Our fathers did eat manna in the desert, as it is written: He gave them bread from heaven to eat. Then Jesus said to them: Amen, amen I say to you; Moses gave you not bread from heaven, but my Father giveth you the true bread from heaven. For the bread of God is that which cometh down from heaven, and giveth life to the world. They said therefore unto him: Lord, give us always this bread. And Jesus said to them: I am the bread of life: he that cometh to me shall not hunger: and he that believeth in me shall never thirst.


But I said unto you, that you also have seen me, and you believe not. All that the Father giveth to me shall come to me; and him that cometh to me, I will not cast out. Because I came down from heaven, not to do my own will, but the will of him that sent me. Now this is the will of the Father who sent me: that of all that he hath given me, I should lose nothing; but should raise it up again in the last day. And this is the will of my Father that sent me: that every one who seeth the Son, and believeth in him, may have life everlasting, and I will raise him up in the last day.


The Jews therefore murmured at him, because he had said: I am the living bread which came down from heaven. And they said: Is not this Jesus, the son of Joseph, whose father and mother we know? How then saith he, I came down from heaven? Jesus therefore answered, and said to them: Murmur not among yourselves. No man can come to me, except the Father, who hath sent me, draw him; and I will raise him up in the last day. It is written in the prophets: And they shall all be taught of God. Every one that hath heard of the Father, and hath learned, cometh to me.


Not that any man hath seen the Father; but he who is of God, he hath seen the Father. Amen, amen I say unto you: He that believeth in me, hath everlasting life. I am the bread of life. Your fathers did eat manna in the desert, and are dead. This is the bread which cometh down from heaven; that if any man eat of it, he may not die.

I am the living bread which came down from heaven. If any man eat of this bread, he shall live for ever; and the bread that I will give, is my flesh, for the life of the world. The Jews therefore strove among themselves, saying: How can this man give us his flesh to eat? Then Jesus said to them: Amen, amen I say unto you: Except you eat the flesh of the Son of man, and drink his blood, you shall not have life in you. He that eateth my flesh, and drinketh my blood, hath everlasting life: and I will raise him up in the last day.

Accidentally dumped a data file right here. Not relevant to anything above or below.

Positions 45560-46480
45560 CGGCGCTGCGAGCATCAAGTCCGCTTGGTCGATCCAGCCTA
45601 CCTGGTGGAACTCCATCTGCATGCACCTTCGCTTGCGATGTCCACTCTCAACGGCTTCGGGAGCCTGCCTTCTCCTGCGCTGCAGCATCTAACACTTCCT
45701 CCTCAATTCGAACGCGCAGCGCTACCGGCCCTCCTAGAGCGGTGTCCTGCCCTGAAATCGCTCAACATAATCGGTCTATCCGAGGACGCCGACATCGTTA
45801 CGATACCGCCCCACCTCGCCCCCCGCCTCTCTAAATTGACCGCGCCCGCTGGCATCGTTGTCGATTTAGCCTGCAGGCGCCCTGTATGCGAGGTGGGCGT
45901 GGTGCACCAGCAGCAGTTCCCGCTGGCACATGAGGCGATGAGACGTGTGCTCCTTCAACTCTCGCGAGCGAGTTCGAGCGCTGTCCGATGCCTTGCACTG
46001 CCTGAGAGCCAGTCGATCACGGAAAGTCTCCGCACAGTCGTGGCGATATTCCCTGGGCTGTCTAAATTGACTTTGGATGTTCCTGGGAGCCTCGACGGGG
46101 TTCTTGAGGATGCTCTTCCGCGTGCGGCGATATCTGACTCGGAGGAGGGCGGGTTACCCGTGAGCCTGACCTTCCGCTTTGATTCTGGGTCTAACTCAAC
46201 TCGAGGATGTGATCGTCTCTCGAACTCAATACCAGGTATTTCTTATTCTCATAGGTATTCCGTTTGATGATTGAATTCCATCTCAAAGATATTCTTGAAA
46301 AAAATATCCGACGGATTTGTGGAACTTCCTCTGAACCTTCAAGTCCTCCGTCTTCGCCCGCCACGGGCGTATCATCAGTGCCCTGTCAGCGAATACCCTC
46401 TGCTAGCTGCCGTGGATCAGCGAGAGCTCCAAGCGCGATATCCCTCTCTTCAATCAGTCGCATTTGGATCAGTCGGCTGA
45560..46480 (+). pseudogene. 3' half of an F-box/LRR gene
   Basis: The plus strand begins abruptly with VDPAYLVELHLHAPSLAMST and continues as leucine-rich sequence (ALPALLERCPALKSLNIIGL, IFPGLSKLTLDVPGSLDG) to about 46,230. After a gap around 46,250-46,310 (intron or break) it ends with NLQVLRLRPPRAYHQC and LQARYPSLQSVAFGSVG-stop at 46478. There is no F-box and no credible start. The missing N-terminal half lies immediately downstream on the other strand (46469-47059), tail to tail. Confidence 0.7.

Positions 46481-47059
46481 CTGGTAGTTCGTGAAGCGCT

For my flesh is meat indeed: and my blood is drink indeed. He that eateth my flesh, and drinketh my blood, abideth in me, and I in him. As the living Father hath sent me, and I live by the Father; so he that eateth me, the same also shall live by me. This is the bread that came down from heaven. Not as your fathers did eat manna, and are dead. He that eateth this bread, shall live for ever. These things he said, teaching in the synagogue, in Capharnaum.


Many therefore of his disciples, hearing it, said: This saying is hard, and who can hear it? But Jesus, knowing in himself, that his disciples murmured at this, said to them: Doth this scandalize you? If then you shall see the Son of man ascend up where he was before? It is the spirit that quickeneth: the flesh profiteth nothing. The words that I have spoken to you, are spirit and life. But there are some of you that believe not. For Jesus knew from the beginning, who they were that did not believe, and who he was, that would betray him.